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May 7, 2012

The thing about home invasion robberies ...

The victims might know the robbers -- or vice versa. Think about it: Do the victims of home invasions ever turn out to be targeted at random? That's really only in the movies.

The Walnut Creek police issued an advisory about two women and two men who barged into a house on Countrywood Drive just after midnight Monday, held the residents at gunpoint, ransacked the place and then left. Police say two women -- one in her mid- to late 20s and the other in her mid-30s -- suddenly showed up in the back yard of a house and asked a resident to use the phone. When the resident turned to get the phone, the two women and two men -- who had initially been out of sight -- barged into the house.

At least one of the robbers had a handgun, and the robbers ordered the residents to lie on the floor. The robbers carried some stolen property out through the garage, loaded up a car and drove off.

This is a serious crime, no doubt, and when there's a gun involved, someone could get hurt or killed. Fortunately, no one was hurt in this incident.

And the police are right to put out an advisory. For one thing, maybe there is someone in the neighborhood who saw or heard something that can help police locate the robbers.

I wouldn't be surprised, though, if someone in that house knows who the robbers are -- or at least has a good idea.

A headline about a home invasion robbery can raise public fears that a band of armed thieves is rampaging through our neighborhoods, picking out homes that look loaded with loot.

Having covered crime here in the suburbs and in West Contra Costa County, I've never found that to be the case. Usually, the robbers are targeting a specific home or a specific person living there.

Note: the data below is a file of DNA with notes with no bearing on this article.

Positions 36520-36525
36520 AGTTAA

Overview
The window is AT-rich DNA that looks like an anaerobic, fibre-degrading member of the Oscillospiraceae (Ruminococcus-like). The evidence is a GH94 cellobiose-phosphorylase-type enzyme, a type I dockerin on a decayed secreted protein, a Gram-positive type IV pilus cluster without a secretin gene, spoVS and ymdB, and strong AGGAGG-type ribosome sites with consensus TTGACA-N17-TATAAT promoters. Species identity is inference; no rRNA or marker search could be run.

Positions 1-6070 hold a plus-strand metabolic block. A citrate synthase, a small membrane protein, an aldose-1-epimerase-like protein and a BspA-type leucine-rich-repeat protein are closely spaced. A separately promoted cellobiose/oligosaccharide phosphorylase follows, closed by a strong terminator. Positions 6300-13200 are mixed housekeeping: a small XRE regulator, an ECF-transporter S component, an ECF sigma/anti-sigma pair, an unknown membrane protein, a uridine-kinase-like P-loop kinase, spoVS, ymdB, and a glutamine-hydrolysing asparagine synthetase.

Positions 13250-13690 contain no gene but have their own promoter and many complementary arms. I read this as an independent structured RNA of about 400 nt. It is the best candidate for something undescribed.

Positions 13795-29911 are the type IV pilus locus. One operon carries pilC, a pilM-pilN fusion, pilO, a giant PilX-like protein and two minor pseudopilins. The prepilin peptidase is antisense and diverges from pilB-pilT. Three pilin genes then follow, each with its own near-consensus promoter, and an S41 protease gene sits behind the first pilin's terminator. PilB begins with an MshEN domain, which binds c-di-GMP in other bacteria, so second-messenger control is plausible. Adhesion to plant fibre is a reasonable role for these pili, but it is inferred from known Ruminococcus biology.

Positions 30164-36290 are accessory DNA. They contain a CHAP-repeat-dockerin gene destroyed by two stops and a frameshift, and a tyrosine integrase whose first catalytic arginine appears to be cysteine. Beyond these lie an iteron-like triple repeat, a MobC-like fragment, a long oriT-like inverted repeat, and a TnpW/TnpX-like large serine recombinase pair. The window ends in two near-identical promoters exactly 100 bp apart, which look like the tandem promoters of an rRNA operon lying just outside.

The reasons vary, but the victims -- if they are willing -- can offer the police useful information about their assailants.

Still, there's always a chance public can help. And here is information from Walnut Creek police about the suspects:

  • Hispanic male, early 30’s, thin build
  • Hispanic male, early 30’s, large/heavy build
  • Hispanic female, mid to late 20’s, medium build
  • Hispanic/White female, mid 30’s, thin build
Anyone with information is asked to contact Officer Bruce Jower or Detective Scott Moorhouse at (925) 943-5844.


4 comments:

Limeridger said...

Unless it was an insurance scam/setup, the fact that the homeowner may have knowledge about the robbers seems irrevelant. Whoever it was reportedly used threat of deadly force to conduct the robbery. There was another home invasion robbery in Pleasant Hill the next day. I have lived in the Bay Area most of my life, have friends in law enforcement, and there definitely has been an uptick in this type of crime including smash and grabs and problems with the WC bars. It didn't use to be dangerous to walk down Monument at night. You were not likely to see a fight or arrests in front of WC bars. It appears that Oakland and West Pittsburgh (renamed Bay Point because reputation was so bad) have expanded and our once safe/quiet suburbs are worse off for it.

Ryan Clark said...

Thank you for the comment and to the author of the article, despite your belief that the victims usually know the assailants in this case you are dead wrong! I was one of the victims and throughout this harrowing event I have seen several articles bringing up the idea that we were in some way connected to the assialants. First of all, why would this matter unless it was an insurance scam as Limeridger stated. The fact is is that my roomate previously owned a jewelry store and they knew about it. So down the line we probably know someone who knows them or a friend of theirs that tipped them off to this! But with what we had to go through and the having feared for our lives, this information could only be helpful to the police, yet does not concern you or your readers. So next time why don't you try and concentrate on articles more informative, correct, or helpful!

Locksmiths said...

Residential burglars work mostly during the day and when a residence is more likely to be unoccupied. Most burglars work alone and tend to probe a neighborhood looking for the right residence and the right opportunity. Alarm signs and decals, bars on windows, strong locks and doors, big dogs, and alert neighbors can sometimes deter burglars.

IT Consultant Dallas said...

Prevention is always the preferred method in dealing with criminal activity. Successful crime prevention deters events from taking place, thereby avoiding victimization in the first place. While it is not always possible to deter crime, there are some things you can do to reduce the risk of home invasion robberies.